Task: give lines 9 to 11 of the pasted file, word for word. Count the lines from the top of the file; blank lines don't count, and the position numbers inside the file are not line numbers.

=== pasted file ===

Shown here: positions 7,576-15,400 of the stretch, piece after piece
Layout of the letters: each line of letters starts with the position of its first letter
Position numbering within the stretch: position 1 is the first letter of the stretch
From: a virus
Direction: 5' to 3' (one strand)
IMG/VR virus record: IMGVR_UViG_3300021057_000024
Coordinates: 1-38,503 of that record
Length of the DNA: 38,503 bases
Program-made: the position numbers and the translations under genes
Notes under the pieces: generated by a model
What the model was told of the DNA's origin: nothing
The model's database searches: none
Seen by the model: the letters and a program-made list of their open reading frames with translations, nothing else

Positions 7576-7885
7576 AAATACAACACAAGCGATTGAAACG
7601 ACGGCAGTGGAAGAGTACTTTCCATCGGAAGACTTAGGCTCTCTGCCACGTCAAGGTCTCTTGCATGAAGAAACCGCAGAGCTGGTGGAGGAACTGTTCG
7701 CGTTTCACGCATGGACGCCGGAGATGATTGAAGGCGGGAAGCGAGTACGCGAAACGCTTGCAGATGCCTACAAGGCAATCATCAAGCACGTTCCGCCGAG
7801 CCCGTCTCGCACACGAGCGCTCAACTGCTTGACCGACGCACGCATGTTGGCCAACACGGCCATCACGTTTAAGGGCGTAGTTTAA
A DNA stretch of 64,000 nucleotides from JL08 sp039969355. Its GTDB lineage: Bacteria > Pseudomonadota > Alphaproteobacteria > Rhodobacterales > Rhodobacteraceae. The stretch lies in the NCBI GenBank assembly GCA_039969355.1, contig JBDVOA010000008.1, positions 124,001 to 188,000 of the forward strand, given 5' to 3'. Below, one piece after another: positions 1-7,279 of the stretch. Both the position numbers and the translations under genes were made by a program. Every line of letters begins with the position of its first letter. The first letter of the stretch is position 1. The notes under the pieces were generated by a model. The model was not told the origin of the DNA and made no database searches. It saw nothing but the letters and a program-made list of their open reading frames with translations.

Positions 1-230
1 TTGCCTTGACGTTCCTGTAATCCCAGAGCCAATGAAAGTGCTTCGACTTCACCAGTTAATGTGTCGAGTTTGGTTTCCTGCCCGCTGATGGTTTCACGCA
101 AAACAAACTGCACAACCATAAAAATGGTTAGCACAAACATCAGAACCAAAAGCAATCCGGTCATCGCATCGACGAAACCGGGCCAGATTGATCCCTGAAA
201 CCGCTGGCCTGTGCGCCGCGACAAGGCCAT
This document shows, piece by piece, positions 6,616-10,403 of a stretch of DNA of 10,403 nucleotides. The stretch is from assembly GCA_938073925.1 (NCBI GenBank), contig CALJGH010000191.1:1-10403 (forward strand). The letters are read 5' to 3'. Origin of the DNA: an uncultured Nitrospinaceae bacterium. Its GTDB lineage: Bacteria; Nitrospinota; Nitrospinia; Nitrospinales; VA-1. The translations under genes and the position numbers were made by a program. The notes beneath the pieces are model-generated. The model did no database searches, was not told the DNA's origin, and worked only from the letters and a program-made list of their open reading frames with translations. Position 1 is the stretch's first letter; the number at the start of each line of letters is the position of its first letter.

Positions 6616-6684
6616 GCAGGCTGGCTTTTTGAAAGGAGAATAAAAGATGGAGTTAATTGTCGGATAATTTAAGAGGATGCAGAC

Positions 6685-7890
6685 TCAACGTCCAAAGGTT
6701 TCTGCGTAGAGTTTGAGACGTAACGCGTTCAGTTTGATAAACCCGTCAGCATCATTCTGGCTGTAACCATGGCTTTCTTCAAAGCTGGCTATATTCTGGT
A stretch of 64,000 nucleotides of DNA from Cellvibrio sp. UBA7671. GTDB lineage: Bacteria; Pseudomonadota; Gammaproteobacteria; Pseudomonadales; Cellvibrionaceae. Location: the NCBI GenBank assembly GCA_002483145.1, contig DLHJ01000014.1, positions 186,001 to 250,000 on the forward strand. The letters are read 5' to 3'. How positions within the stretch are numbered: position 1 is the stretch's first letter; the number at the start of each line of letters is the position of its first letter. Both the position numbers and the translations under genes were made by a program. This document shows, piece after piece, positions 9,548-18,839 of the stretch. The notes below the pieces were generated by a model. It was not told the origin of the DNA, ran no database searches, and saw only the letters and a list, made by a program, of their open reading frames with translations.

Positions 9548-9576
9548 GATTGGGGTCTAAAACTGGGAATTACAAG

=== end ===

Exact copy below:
Program-made: the position numbers and the translations under genes
Notes under the pieces: generated by a model
What the model was told of the DNA's origin: nothing